Biphasic tumors contain both epithelial and sarcomatoid cells. Because of this, the prognosis for biphasic mesothelioma can vary depending on how many epithelioid and sarcomatoid cells are present. If more epithelioid cells make up the tumors, the patient may have a better prognosis.

In general, patients with this cell type respond more readily to treatment than those with sarcomatoid cells but less readily than those with epithelial cells.

Biphasic mesothelioma patients have a median life expectancy of 10 months, as noted by researchers who studied the National Mesothelioma Tumor Bank.

Mesothelioma Prognosis by Treatment Type

While there is no cure for this cancer, proper mesothelioma treatment can improve a patient’s prognosis by months or even years in some cases. The three most common forms of mesothelioma treatment to improve life expectancy are surgery, chemotherapy, and radiation therapy.

Surgery is one of the most effective mesothelioma treatments. Successful mesothelioma surgery can mean the difference between a relatively good prognosis and a poor one.

There are two main surgeries used to treat pleural mesothelioma:

  • Extrapleural pneumonectomy (EPP): This surgery removes the lung closest to the cancer, the lung lining, and all visible cancer tumors. Patients have an average life expectancy of 35.6 months. The typical 5-year survival rate following this surgery is 25%.
  • Pleurectomy with decortication (P/D): With this surgery, doctors remove the lung lining and cancerous tumors but keep both lungs intact. The average life expectancy following this surgery is 33 months, and the 5-year survival rate is 49%.

The most commonly used surgery to treat peritoneal mesothelioma is cytoreductive surgery. This surgery removes visible cancer tumors from the abdomen lining. Once the surgery is complete, doctors bathe the abdomen in heated chemotherapy drugs.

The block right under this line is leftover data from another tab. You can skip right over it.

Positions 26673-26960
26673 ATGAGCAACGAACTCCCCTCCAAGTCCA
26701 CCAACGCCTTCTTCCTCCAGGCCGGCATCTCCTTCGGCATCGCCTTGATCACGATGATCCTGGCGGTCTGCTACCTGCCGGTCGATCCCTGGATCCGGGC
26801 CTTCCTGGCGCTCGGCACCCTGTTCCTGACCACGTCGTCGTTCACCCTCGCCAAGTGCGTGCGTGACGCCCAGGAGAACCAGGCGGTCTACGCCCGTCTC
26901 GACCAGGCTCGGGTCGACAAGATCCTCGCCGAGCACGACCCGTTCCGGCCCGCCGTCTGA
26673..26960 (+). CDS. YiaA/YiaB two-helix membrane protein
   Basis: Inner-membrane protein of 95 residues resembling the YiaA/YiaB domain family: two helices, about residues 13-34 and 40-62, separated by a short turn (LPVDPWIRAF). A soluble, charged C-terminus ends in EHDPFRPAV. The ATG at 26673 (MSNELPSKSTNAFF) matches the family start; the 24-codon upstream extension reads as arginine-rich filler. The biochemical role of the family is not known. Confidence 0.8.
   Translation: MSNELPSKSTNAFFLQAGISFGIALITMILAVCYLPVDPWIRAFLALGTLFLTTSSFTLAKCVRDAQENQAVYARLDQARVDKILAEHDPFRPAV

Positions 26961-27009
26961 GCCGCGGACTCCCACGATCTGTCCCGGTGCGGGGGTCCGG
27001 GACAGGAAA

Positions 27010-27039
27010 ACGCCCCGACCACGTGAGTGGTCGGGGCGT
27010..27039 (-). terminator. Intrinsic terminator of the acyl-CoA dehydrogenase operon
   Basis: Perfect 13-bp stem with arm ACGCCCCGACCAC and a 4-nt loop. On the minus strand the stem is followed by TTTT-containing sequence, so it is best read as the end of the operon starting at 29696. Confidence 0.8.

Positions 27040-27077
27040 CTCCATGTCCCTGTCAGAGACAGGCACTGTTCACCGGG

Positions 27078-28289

Following this procedure, patients have an average life expectancy of 53 months. The 5-year survival rate is 47%.

Outside of surgery, chemotherapy is used by almost all mesothelioma oncologists. How much it helps depends on both the type of chemotherapy and the mesothelioma location.

For example, hyperthermic intraperitoneal chemotherapy (HIPEC) — chemotherapy applied directly to the site of the cancer during surgery for peritoneal mesothelioma — is crucial to helping patients live for years afterward. It kills microscopic cancer cells that surgeons couldn’t remove.

Radiation therapy may also be used to supplement surgery. Studies have shown that when used after surgery, radiation increased median life expectancy by more than a year in some cases. Radiation is also useful as a palliative treatment to improve quality of life for mesothelioma patients.

Finally, clinical trials may offer other ways to improve a mesothelioma prognosis outside of standard treatment options. Clinical trials test new treatments to see if they improve quality of life and/or lifespan.

Newer mesothelioma treatments such as immunotherapy and tumor treating fields (TTFields) were approved for mainstream use after clinical trials successfully showed they could help patients live longer.

Mesothelioma Prognosis Without Treatment